Constructed between 1983 and 1997, the museum is perched on a rise in the Santa Monica Mountains with panoramic views of the city skyline, the ocean, and the San Bernardino and the San Gabriel mountains. It is sited on a 110-acre parcel surrounded by a 600-acre preserve of native oaks and sycamores and accessed by a cable-pulled funicular which rises 900 feet up the hillside. Architect Richard Meier designed the travertine complex with a master plan stipulating that nineteen of the campus’s 24 acres should be developed as gardens. Emmet L. Wemple & Associates led by Denis Kurutz created a plan for the entire site in 1987 including the entrances and a 50-acre slope with drought-tolerant plants and 6,000 oak trees. In 1992 landscape architect Laurie Olin, with Fong & Associates and Dan Kiley as consultants, designed the gardens surrounding the museum.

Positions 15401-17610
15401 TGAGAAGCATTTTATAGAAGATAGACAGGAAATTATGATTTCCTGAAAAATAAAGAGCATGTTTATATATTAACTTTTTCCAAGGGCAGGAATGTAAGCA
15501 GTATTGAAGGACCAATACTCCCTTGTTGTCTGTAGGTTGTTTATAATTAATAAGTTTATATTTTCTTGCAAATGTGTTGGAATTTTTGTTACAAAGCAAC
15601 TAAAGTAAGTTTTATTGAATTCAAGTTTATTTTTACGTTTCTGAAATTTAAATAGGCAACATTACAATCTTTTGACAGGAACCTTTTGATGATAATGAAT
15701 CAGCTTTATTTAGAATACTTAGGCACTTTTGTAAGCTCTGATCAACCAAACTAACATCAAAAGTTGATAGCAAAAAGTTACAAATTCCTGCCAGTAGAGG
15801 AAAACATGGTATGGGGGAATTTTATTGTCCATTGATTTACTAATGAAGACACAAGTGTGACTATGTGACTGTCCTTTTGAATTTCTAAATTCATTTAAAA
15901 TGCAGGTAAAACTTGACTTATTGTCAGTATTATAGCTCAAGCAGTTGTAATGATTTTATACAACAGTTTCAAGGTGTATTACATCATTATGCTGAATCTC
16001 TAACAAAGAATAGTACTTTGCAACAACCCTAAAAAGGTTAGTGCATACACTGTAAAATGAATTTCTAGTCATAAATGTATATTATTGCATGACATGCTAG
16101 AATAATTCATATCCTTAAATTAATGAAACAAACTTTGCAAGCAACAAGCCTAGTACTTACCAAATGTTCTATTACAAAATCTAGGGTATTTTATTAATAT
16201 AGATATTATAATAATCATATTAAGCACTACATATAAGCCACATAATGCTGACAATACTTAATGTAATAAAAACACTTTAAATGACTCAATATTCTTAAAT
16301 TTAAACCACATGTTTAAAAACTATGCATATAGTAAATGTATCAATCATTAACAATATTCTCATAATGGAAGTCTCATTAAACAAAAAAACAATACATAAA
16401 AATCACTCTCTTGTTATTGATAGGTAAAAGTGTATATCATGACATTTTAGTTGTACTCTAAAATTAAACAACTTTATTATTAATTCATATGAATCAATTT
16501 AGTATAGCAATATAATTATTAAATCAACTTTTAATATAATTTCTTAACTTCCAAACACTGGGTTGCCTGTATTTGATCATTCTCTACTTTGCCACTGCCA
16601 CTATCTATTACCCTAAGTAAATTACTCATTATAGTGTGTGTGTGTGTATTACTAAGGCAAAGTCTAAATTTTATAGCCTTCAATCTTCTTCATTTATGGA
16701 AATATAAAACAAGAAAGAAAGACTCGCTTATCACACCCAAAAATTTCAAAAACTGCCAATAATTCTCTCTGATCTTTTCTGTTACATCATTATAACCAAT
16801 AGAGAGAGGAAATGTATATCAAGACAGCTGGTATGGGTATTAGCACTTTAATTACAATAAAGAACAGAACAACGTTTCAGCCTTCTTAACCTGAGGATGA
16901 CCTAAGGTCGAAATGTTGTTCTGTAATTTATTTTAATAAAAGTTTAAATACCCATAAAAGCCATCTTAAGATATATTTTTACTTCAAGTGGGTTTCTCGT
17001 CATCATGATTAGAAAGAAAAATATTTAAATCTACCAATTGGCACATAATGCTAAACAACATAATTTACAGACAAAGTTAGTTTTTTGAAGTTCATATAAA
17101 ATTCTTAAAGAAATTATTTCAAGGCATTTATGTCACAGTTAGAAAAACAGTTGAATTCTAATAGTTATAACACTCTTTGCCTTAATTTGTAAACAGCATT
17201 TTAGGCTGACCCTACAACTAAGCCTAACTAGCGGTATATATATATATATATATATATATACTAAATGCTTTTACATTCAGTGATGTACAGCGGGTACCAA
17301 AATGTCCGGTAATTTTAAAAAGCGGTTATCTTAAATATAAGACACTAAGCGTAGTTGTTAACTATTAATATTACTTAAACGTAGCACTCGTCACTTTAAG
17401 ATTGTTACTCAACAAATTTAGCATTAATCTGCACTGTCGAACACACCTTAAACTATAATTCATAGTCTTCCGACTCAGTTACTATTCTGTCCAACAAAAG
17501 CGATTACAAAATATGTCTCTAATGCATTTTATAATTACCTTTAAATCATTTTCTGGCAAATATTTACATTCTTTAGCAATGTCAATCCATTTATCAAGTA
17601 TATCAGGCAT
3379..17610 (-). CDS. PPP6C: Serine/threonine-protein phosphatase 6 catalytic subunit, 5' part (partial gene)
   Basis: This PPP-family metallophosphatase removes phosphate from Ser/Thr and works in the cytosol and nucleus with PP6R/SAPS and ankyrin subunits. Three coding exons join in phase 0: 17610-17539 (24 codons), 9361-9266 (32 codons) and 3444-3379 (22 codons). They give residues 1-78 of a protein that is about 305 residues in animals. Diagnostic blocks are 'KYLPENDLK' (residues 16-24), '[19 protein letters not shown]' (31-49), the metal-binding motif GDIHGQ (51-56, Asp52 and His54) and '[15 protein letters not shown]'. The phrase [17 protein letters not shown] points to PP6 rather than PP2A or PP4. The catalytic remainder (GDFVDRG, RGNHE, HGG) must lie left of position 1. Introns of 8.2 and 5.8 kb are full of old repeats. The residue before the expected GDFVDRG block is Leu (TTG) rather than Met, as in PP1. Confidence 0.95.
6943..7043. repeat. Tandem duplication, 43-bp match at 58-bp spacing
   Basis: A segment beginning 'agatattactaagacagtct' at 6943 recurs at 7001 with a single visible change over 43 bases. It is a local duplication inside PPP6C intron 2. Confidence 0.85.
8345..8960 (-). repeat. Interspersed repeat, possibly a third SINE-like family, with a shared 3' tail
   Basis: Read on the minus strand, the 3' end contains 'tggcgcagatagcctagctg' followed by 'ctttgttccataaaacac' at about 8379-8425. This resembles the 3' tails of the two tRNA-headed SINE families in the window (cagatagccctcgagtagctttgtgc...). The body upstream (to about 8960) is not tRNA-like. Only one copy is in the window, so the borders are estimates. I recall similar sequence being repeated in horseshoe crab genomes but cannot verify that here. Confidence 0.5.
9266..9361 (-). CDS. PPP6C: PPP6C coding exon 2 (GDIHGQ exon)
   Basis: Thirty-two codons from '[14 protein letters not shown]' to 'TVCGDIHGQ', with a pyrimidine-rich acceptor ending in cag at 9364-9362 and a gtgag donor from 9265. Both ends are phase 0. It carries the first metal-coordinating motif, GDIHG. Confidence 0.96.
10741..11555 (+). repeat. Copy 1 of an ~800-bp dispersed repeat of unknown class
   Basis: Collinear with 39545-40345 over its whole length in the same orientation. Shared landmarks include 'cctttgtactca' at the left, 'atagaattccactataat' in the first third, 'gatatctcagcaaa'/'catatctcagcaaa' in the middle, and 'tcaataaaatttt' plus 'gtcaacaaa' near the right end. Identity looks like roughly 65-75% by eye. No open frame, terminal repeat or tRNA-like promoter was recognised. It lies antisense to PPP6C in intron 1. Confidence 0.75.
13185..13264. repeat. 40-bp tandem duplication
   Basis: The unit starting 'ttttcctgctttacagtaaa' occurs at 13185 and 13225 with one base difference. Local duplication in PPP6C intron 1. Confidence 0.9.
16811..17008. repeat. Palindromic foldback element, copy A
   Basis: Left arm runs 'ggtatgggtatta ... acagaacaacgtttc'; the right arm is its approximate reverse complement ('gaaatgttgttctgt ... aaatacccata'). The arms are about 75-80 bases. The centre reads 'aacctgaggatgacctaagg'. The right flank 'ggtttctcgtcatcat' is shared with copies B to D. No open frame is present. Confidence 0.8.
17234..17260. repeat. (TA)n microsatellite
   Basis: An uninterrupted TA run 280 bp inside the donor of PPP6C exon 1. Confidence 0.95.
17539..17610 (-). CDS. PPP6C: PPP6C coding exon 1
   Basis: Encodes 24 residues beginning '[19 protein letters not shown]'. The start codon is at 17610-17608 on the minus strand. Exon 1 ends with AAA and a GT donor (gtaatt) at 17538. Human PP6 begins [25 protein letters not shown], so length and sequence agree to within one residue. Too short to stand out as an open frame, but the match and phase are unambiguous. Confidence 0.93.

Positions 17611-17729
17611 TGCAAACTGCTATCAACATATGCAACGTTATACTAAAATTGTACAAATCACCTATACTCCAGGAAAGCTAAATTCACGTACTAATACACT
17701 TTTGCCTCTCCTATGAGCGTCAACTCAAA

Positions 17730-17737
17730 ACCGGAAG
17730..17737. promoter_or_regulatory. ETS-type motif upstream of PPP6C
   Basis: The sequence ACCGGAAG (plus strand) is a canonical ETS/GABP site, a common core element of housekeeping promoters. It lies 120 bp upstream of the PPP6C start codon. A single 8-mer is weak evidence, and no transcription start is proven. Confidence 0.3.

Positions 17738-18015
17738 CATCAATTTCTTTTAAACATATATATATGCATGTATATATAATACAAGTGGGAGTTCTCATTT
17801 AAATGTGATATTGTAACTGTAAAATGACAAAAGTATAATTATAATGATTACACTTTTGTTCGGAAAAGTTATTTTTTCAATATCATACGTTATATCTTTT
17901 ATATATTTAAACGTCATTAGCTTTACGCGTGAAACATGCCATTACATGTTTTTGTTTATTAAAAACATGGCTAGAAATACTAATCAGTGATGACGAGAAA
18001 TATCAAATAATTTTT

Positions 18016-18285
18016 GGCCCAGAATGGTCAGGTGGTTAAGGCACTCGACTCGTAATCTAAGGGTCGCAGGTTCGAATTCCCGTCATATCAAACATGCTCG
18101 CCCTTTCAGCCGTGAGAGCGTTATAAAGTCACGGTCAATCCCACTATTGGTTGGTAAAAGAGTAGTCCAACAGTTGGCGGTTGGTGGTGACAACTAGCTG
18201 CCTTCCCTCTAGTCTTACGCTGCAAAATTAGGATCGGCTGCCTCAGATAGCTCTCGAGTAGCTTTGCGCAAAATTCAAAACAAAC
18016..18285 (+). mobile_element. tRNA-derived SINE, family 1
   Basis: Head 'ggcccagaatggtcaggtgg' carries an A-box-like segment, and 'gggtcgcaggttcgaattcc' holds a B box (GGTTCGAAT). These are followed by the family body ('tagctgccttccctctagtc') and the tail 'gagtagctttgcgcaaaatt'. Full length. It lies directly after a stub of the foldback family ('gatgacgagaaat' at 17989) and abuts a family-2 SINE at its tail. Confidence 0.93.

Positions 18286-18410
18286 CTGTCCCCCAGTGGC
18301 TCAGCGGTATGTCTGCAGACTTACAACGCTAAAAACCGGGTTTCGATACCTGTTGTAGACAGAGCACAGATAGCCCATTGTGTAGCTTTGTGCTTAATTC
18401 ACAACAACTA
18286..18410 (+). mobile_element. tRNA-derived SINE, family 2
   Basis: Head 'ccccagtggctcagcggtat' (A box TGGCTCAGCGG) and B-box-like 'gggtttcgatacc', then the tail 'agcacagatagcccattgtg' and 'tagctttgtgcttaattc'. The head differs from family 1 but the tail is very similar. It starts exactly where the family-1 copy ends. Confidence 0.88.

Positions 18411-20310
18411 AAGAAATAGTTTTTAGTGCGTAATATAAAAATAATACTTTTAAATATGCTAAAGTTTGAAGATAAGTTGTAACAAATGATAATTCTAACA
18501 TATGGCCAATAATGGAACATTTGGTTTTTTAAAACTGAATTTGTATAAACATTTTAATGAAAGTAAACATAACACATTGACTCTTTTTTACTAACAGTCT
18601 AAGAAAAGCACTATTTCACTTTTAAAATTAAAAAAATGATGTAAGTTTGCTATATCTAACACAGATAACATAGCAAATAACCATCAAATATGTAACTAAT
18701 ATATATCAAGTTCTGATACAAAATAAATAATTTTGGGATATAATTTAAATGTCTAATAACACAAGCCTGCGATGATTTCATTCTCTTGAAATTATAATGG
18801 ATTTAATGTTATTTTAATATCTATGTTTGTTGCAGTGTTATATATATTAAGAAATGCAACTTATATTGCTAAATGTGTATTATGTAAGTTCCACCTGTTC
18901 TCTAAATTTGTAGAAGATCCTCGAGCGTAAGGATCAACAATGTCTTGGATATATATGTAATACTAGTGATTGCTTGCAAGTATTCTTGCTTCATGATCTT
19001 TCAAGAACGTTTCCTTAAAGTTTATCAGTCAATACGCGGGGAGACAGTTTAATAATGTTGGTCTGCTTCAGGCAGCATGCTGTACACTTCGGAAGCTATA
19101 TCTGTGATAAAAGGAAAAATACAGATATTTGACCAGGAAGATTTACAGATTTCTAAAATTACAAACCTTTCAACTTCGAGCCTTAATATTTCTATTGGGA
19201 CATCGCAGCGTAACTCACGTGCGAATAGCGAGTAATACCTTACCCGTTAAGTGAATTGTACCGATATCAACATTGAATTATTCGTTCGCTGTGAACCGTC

At the heart of the complex is the site-specific, sculptural Central Garden designed by artist Robert Irwin with gardener Jim Duggan and landscape architects Spurlock Poirier. Completed in 1997, this 134,000-square-foot garden is accessed by a spiraling sycamore-lined walk that crosses a grass-edged stream, culminating in a plaza with three tree-like metal arbors draped in bougainvillea. The Cactus Garden at the South Promontory was also part of the original design, created by Dennis McGlade of OLIN. The museum complex later incorporated the Fran and Ray Stark Sculpture Garden, a tripartite garden design by OLIN and Richard Meier & Partners Architects completed in 2007.